The valve barrel 11 defines a longitudinally extending fluid passageway 17 between the fluid intake opening 14 and the fluid discharge opening 15. Referring to FIG. 5, the first end 12 of the valve barrel 11 defines an annular groove 18 which receives a ring seal or washer 19.
An adaptor body 22 surrounds the valve barrel 11. The ring seal 19 engages the adaptor body 22 when the valve is in the locked position. Referring to FIGS. 1 and 3, the adaptor body 22 defines a contoured slot 23 having a first leg 24 extending generally parallel to the longitudinal axis of the valve barrel 11 and a second leg 25 which is connected to and is generally perpendicular to the first leg 24. Referring to FIG. 3, an annular shoulder 27 is provided on the valve barrel 11 and mounts a radially extending operating pin 28. The annular shoulder 27 also defines an opening 30.
The adaptor body 22 includes a front portion 31 which has a surface 32 positioned adjacent the valve barrel 11. The front portion 31 of the adaptor body 22 defines a plurality of threads 33 on the exterior of the front portion 31. The threads 33 are used to connect the marine drain valve 10 to a reservoir, for example to a marine fuel filter/water separator bowl.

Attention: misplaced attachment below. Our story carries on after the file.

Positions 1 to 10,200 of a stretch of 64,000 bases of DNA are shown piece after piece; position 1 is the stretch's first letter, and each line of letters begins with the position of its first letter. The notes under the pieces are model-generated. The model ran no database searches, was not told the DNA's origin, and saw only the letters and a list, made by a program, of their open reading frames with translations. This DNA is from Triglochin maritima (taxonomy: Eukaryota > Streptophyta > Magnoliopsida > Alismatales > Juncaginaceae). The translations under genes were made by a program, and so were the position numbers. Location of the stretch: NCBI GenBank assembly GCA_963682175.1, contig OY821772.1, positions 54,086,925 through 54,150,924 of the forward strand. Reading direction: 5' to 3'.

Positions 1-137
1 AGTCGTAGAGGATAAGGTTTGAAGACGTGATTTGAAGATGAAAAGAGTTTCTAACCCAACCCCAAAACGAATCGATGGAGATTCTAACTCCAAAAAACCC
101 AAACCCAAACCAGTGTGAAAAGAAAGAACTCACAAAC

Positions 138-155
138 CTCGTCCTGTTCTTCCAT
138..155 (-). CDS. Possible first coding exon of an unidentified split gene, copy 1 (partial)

An important feature of the present invention is a longitudinally extending vent passageway 35 which extends from a point below the second end 13 of the valve barrel 11 to a point above the first end 12. When the drain valve 10 is connected to a fluid reservoir by the threads 33, the vent passageway 35 vents the reservoir to atmosphere.
A second portion 36 of the adaptor body 22 includes a wrench flat shoulder 37. Referring to FIG. 5, an opening 38 is provided in the wrench flat shoulder 37. As best shown in FIGS. 4 and 5, the second portion 36 of the adaptor body 22 and the exterior of the valve barrel 11 define a spring chamber 39. A compression and torsion spring 41 having a first end 42 and a second end 43 surrounds the valve barrel 11 and is received in the spring chamber 39. The first end 42 of the spring 41 is received in the opening 38 defined in the wrench flat shoulder 37. The second end 43 of the spring 41 is received and held in the opening 30 defined by the annular shoulder 27 of the valve barrel 11. The torsion and compression spring 41 and the holding of the ends 42 and 43 are very important in the operation of the drain valve 10, as will be explained below. An O-ring 50 is mounted on the adaptor body 22 adjacent the threads 31. The O-ring 50 provides a seal between the drain valve 10 and the reservoir.